There are a number of reasons children may have little accidents during chemotherapy.
Overnight IV fluids, thirst and disturbed sleep increase the likelihood of bed wetting. However, bed-wetting stops when treatment ends.
Bed-wetting may be a sign of psychological distress. Children who are ill often regress to previously outgrown behaviours. Examples are play associated with younger age groups, baby talk, thumb sucking, fear of the dark, temper tantrums and shyness.
Do not allow your child to drink for an hour before bedtime. Ensure a bathroom visit just before bed to empty the bladder.
Carry your child to the toilet/potty before you go to bed, and hold her steady on the seat (kneel in front and allow her to lean on you). She may still be asleep, but her system will have the opportunity to empty. Tell her where she is and it is safe to relieve herself.
Ask your child if she would like to be woken during the night for a bathroom visit. Set the alarm for a time agreed by her.
Promote Healthy Sleep
If your child is very distressed, consider letting her sleep with you, or sleep in her room. Your presence may calm her and enable her to sleep more peacefully, reducing the risk of an accident.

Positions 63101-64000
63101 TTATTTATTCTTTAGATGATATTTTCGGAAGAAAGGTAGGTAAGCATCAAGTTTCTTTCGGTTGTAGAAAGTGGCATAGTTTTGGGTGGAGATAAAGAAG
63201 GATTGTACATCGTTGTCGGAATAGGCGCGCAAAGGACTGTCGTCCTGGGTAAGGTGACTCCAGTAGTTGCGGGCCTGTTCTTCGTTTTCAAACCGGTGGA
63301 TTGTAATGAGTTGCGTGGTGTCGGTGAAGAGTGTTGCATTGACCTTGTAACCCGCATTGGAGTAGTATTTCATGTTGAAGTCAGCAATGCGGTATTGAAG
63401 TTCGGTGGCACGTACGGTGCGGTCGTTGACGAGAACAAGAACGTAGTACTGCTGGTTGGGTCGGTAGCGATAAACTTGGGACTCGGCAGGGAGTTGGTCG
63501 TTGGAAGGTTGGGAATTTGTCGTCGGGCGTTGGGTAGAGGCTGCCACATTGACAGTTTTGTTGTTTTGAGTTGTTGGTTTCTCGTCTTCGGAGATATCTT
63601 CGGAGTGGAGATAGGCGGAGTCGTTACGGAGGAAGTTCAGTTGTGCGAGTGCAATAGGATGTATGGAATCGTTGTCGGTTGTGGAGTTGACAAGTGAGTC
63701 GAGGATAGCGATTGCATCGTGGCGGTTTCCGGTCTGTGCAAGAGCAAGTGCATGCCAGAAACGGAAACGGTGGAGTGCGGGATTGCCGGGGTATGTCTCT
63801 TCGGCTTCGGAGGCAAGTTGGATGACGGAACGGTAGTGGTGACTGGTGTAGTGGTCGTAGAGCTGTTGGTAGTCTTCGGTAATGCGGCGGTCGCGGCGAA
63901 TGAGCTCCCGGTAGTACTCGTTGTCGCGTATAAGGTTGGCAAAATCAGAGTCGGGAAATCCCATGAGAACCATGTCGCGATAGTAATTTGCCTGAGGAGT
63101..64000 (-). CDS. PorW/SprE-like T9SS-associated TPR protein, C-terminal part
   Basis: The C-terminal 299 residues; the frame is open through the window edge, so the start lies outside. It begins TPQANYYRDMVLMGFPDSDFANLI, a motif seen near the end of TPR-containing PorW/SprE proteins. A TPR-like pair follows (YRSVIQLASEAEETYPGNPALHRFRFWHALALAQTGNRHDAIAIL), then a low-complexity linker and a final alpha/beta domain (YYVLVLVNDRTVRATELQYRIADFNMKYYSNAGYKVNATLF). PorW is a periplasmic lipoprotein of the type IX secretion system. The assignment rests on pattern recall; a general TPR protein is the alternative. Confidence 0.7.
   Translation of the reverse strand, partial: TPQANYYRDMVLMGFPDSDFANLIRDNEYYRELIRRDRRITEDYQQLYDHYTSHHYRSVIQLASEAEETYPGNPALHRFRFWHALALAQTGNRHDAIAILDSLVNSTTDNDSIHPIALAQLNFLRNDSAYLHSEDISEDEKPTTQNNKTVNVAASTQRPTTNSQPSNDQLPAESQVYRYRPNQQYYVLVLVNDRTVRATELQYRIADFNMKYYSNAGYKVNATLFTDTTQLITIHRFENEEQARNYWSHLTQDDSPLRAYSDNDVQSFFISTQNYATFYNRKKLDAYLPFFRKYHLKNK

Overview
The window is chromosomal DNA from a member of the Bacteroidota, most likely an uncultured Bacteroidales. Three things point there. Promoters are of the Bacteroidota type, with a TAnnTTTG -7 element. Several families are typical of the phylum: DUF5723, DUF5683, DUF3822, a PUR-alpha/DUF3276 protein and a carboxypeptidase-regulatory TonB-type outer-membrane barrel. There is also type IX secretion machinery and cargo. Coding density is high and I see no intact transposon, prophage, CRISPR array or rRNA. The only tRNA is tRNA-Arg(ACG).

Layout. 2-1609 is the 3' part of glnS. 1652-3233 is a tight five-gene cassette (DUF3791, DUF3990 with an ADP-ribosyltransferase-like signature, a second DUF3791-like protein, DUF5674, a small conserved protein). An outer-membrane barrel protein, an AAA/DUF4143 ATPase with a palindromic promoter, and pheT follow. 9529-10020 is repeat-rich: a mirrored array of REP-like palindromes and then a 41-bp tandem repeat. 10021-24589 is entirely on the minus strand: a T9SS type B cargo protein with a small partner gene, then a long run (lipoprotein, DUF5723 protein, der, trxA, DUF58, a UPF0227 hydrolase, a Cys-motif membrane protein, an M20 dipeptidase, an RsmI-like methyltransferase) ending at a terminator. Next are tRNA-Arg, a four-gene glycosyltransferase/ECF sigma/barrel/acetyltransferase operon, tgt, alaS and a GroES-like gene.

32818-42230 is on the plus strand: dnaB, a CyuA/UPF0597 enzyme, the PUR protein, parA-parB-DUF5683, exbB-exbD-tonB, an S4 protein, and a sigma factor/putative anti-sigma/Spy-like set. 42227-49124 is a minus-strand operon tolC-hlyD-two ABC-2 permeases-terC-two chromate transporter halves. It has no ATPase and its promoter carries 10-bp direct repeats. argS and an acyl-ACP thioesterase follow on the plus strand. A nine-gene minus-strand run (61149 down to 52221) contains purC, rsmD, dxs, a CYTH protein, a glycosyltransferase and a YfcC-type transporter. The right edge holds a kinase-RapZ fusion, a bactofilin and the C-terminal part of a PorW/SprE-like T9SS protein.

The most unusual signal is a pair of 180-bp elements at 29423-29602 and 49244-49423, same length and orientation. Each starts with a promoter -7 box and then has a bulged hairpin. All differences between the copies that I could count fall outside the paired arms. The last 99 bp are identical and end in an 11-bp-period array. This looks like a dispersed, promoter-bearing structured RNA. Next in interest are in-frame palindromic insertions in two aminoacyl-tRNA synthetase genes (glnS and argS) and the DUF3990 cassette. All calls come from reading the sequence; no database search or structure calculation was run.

Bed-wetting is less likely if the child’s environment promotes sleep. Try to keep your child’s sleeping space a sacred haven from medical procedures, so she does not associate her bed with bad or frightening experiences.
Quiet music and soft lighting (night lights, fairy lights or a bubble lamp), may reduce night-time distress and enable your child to sleep more peacefully.
Reduce Emotional Stress
Many children believe illness is their fault, a punishment for being bad. Reassure your child this is not true, and that nothing will ever stop you loving her.
Encourage your child to share worries with you. Some children are reluctant to talk because they don’t want to cause their parents more distress. Let your child know it is ok to talk and ask questions, to cry and be afraid.
If your child is old enough to write or draw, introduce the concept of a diary (pictorial or prose). If she has a forum to express her feelings, she is less likely to bottle them up, and will be more at peace during the night.
When Accidents Happen
Do not punish your child. This only increases stress.
Reassure your child that bed wetting is “no big deal” by playing down the incident.
Address the practical necessities without fuss.
Bed-wetting usually occurs in the middle of the night when both parent and child are very tired. Have provisions ready so you can resolve the situation quickly.
Cover the wet patch with large towels. Save the more demanding sheet change for the morning when you are all awake.
When using a plastic sheet, place a thin towel or blanket between that and the linen. This will protect against overheating / sweating caused by plastic sheets.